Search Results for dictator

Spain’s Post-Franco Emergence from Dictatorship to Democracy

Spanish leader Francisco Franco died November 20, 1975 at the age of 82 after 36 years in power, first as a dictator, then as head of a semi-pluralist authoritarian system. His regime was held responsible for the deaths of as many as 400,000 political dissenters, many during the Spanish Civil War from 1936-1939. Franco persecuted […]

Posted in A Moment in U.S. Diplomatic History, Cold War, Europe, Human Rights, Military, Russia/Soviet Union Tagged , , , |
Chile’s 1988 Plebiscite and the End of Pinochet’s Dictatorship

The 1970s and 1980s were a long, dark time for Chile. The September 11, 1973 coup against Socialist president Salvador Allende led to the brutal dictatorship under Commander-in-Chief Augusto Pinochet, who immediately began to round up thousands of opponents in stadiums and elsewhere and have them killed. In 1980, a new constitution was approved, which […]

Posted in A Moment in U.S. Diplomatic History, Human Rights, Military, Public Diplomacy, Western Hemisphere, Women and Minority FSOs Tagged , |
“You’re nothing but a two-bit dictator” – Dealing with the DR’s Rafael Trujillo

Known as “El Jefe,” or “The Chief,” Rafael Trujillo ruled as dictator of the Dominican Republic for more than 30 years. During this time, more than 50,000 people were killed under Trujillo’s oppressive and corrupted regime. He was assassinated in 1961, less than a year after Ambassador Joseph Farland left the Dominican Republic. Farland served […]

Posted in A Moment in U.S. Diplomatic History, Human Rights, Western Hemisphere
A Georgian Spring Amidst Autumn: The Rose Revolution from a U.S. Perspective

Revolutions are always exciting times for U.S. Foreign Service personnel, and the November 2003 Rose Revolution in Georgia was no different. Denny Robertson served as a USAID (United States Agency for International Development) election observer. When President Shevardnadze’s government allegedly rigged a parliamentary election, Robertson saw first-hand how Georgians took to the streets and protested […]

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Duty and Danger: Escaping the Burning U.S. Embassy in 1979 Libya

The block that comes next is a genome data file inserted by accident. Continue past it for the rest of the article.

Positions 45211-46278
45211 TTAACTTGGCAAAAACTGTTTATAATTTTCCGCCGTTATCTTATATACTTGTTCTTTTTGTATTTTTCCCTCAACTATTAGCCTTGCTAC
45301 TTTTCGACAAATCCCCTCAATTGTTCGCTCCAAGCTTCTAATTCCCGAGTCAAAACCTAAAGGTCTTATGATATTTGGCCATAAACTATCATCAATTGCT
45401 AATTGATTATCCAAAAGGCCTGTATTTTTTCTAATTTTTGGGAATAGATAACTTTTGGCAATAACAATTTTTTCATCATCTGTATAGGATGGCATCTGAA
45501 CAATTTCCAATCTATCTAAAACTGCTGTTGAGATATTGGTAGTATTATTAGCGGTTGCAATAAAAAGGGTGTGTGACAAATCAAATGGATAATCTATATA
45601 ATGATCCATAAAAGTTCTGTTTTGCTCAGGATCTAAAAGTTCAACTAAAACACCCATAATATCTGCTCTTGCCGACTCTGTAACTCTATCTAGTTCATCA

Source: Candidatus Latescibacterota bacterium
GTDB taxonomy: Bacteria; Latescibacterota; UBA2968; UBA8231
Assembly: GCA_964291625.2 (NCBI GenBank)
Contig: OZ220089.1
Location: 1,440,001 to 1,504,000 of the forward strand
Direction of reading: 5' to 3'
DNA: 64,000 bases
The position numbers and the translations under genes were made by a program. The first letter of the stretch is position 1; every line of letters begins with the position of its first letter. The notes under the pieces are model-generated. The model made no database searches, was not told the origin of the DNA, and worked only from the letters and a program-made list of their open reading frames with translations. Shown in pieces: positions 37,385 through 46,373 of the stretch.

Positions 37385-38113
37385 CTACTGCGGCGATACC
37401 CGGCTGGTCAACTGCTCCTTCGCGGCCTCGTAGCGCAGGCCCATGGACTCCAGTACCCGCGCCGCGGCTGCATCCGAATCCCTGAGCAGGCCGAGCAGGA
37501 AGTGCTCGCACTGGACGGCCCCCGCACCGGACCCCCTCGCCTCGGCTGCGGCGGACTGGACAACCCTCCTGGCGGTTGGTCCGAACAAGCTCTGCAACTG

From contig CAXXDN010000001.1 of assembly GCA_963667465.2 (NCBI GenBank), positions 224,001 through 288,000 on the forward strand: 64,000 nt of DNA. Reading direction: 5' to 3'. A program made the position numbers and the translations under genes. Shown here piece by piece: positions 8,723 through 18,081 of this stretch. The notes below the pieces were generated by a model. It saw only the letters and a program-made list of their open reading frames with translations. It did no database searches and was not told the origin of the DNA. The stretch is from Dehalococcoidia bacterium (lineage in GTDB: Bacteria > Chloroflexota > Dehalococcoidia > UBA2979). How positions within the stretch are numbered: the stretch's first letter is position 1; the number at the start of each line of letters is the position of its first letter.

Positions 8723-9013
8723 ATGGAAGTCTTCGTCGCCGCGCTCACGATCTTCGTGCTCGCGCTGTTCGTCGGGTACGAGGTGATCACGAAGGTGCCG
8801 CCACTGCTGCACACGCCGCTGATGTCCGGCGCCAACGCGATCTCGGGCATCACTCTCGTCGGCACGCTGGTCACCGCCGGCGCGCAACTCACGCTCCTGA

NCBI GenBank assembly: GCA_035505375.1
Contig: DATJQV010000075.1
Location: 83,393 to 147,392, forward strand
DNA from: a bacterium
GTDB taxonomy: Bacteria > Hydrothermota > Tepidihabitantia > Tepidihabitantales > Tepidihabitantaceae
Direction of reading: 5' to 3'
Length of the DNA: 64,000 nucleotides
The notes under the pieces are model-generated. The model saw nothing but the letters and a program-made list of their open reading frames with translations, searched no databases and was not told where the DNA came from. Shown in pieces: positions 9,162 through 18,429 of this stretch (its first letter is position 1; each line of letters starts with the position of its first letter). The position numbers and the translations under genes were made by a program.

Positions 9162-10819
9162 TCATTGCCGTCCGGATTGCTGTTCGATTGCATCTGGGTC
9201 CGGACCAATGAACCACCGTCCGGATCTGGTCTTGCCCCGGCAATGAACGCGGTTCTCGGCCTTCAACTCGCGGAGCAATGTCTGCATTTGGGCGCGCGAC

On December 2nd, 1979, thousands of anti-American demonstrators attacked the U.S. Embassy; protesters broke down the door and set fires that damaged the lower floors. Political Officer James Hooper and other American officials inside the embassy hurriedly attempted to shred sensitive information before sneaking out past an angry mob, one by one, through a back […]

Posted in A Moment in U.S. Diplomatic History
Brief Portraits of the Ghanaian People—A Collection of FSO Personal Perceptions

With a rich history, beautiful landscape, and friendly people, Ghana is one of the most welcoming countries in sub-Saharan Africa. One of the buildings at the Kotoka International Airport in Ghana’s capital city, Accra, even has the word “Akwaaba,” meaning “Welcome!” spelled in giant letters across its side, reflecting the well-known hospitality of the Ghanaian […]

Posted in A Moment in U.S. Diplomatic History
60 Minutes in Central America: The Politicization of Development During the Cold War

Complex geopolitical realities, poor leadership, and economic dysfunction characterized the Cold War in Nicaragua, Honduras, and El Salvador. USAID (United States Agency for International Development) played a crucial role in strengthening the political and economic institutions of these countries. Its ability to work and achieve success in Cold War conditions was nothing short of extraordinary. […]

Posted in A Moment in U.S. Diplomatic History
How Soviet Astronauts Met Stars in America

Two Soviet astronauts—a general and a scientist—come to visit the United States. They ride roller coasters at Disneyland, donkeys at the Grand Canyon, and a presidential plane through the sky—and then, they drop in on an A-list Hollywood party. It’s not the opening line of a joke, or the premise of a comedy film—it happened, […]

Posted in A Moment in U.S. Diplomatic History
South Korea’s 1987 “Tear Gas Festival:” The Path to Democratic Elections

South Korea was in a haze in 1987—both literally and figuratively. After years of de facto military dictatorship, the populace was demanding greater political freedom.  The path to more democracy was marked by massive protests and the pervasive haze of tear gas. For weeks, police clashed each night with up to three million people crowding […]

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Guatemala in the 1960s: Vigilantes or Government Operatives?

Young political officer William Newlin arrived in Guatemala in early 1966 amidst worsening political and social chaos.  As the civil war raged, thousands of people began disappearing from universities, churches, and media institutions. The Guatemalan government claimed that a right-wing insurgency group was orchestrating the disappearances—the Mano Blanca (White Hand).  An official, top-secret U.S. government […]

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